A lot of people struggle to find the time or motivation for volunteer work, simply because financial gain is something we require to survive in today’s societies. It is, however, in my opinion really important to gain some experience of volunteering your time and skills for no financial gain whenever you’re able, simply because of the different benefits it provides both for you and others. Personally, I have been involved in a couple of volunteering roles, both of which I have found massively rewarding – albeit challenging at times.
The role I’ve decided to write about is one that people may not instantly think of where volunteering is concerned. When thinking about a volunteering role, we often think of fundraising, DIY projects, conservation and the like; whereas some of the more unusual roles are often forgotten.
As part of work experience for my potential career in Clinical Psychology, last summer I underwent a volunteer placement in a local psychiatric hospital, which involved working with some really vulnerable and risky patient groups. Due to the risks involved in this role, it wasn’t something I took lightly and would probably not be considered your typical ‘fun’ volunteering project that we often see portrayed in the media. But I think it’s really important to look for the more unusual roles if you’re interested in volunteering and not just staying in your comfort zone.
Volunteering can provide you with some really amazing opportunities. There is a self-centered culture within jobs in our society of pushing yourself to the limit and working as hard as you possibly can, even under great levels of stress. Whereas in the volunteering sector, there’s less emphasis on slogging your guts out and more on personal learning and growth, as well as providing for those who are less fortunate than you.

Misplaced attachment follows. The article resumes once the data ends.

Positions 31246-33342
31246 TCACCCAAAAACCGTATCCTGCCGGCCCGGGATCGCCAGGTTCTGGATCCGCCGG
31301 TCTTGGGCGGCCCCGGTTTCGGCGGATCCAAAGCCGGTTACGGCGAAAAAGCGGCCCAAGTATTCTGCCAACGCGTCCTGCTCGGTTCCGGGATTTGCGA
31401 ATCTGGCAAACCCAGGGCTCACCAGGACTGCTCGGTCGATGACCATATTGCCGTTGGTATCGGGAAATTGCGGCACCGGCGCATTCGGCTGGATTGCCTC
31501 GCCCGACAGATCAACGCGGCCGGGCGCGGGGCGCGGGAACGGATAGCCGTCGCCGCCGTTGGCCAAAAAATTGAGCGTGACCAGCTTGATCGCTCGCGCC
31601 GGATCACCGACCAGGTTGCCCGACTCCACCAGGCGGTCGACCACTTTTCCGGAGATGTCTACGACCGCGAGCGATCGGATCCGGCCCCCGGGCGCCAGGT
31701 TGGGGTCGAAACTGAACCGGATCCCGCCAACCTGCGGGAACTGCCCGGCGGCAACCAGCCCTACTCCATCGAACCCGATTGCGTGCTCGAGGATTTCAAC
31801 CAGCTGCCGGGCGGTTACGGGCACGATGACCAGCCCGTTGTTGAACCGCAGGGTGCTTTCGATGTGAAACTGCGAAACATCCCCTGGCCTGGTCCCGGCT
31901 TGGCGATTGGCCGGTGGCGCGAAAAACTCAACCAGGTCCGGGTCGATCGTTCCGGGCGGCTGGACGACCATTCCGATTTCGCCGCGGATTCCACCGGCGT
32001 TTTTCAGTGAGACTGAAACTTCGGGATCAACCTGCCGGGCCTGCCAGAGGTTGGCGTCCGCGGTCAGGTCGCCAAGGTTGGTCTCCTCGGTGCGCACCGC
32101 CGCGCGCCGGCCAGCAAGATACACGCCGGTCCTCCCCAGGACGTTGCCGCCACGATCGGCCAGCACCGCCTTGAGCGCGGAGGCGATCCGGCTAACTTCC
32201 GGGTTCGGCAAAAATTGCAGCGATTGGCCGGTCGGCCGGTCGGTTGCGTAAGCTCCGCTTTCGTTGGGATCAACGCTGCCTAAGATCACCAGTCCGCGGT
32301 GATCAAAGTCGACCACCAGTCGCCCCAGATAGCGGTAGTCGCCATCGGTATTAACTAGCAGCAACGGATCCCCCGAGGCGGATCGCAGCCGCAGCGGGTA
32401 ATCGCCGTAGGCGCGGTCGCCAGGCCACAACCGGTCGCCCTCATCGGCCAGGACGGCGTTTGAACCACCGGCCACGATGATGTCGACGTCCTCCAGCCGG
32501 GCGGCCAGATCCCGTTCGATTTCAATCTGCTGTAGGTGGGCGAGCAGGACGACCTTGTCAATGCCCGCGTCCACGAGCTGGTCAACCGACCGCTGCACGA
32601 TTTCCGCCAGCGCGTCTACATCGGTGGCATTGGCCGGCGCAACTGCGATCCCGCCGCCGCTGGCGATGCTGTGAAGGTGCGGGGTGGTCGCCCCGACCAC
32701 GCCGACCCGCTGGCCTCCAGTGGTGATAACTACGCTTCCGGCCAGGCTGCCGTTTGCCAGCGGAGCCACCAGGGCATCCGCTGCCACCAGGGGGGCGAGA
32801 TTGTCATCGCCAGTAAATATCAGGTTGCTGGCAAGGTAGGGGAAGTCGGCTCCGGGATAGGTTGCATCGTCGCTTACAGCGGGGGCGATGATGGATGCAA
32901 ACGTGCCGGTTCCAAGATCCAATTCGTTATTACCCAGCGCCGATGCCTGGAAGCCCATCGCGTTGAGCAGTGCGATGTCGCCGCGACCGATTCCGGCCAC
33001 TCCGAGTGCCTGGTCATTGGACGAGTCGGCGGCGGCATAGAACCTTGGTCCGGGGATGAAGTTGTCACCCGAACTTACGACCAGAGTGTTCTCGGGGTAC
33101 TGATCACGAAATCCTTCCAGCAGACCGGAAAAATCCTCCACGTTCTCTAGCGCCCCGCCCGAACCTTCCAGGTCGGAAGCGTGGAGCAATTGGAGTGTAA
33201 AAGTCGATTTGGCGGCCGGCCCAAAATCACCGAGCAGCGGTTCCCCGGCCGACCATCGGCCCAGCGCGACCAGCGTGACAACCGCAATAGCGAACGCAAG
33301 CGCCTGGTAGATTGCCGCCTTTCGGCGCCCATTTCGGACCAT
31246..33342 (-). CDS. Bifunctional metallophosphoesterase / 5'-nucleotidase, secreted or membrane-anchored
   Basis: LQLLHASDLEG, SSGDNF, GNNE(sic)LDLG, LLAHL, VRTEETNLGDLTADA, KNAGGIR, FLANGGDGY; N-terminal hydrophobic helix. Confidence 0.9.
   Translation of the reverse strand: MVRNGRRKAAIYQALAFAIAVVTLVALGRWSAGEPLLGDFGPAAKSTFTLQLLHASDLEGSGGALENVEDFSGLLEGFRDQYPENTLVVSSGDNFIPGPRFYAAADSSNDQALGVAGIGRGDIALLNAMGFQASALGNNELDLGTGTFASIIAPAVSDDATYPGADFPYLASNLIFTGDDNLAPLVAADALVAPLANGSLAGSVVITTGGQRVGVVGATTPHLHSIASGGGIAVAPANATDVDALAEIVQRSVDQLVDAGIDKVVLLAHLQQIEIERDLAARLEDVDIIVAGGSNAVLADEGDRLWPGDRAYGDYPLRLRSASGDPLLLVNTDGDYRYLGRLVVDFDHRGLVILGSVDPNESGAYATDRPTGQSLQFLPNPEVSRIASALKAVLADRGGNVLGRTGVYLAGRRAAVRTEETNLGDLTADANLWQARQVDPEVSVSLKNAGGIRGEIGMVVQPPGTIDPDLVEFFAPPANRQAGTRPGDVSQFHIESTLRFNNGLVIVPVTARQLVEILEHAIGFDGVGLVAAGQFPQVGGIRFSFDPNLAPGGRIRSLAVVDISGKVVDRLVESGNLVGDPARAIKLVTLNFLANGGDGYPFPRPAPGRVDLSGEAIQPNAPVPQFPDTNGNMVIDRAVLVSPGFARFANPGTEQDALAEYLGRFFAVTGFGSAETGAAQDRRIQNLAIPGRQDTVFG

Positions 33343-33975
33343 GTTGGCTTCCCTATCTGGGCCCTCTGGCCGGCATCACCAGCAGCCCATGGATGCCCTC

From working with a variety of patients, to women with long criminal histories and complex mental health needs, to men with learning difficulties, I learnt a huge amount about myself and how I cope in stressful situations. In addition, I also helped some really poorly people, without the pressure of being paid.
I felt myself more willing to just sit and talk to these people – which is what they ultimately needed – simply because I didn’t have the constant financial pressure to perform. You’re also provided with a sense of pride that you’re giving your time for free to those who really need it, and there’s no greater feeling in my opinion.
Even though volunteering is a more altruistic path to take compared to paid work, there will always be certain aspects of personal gain. Through volunteering, I was able to improve my CV and gain some key clinical experience towards my career progression. But there’s just something about volunteering that people admire and appreciate, regardless of the role you’ve taken.
Whether it’s doing your next door neighbour’s gardening, volunteering for a charity or working in a psychiatric hospital, there will be so many personal lessons you will learn simply by being there. Sometimes we need to get away from the financial pressures of the rat race and realise that to help people, we don’t need to be paid in money, or any other currency for that matter!
I think it’s important that we experience human kindness – both giving and receiving – at some point in our lives so we can remember that we are not working machines. As much as being paid in today’s world is important, so is personal growth, kindness and providing – simply because we can.
Melissa Kirwan is a full-time postgraduate student currently studying for a MSc in Clinical Psychology and Mental Health.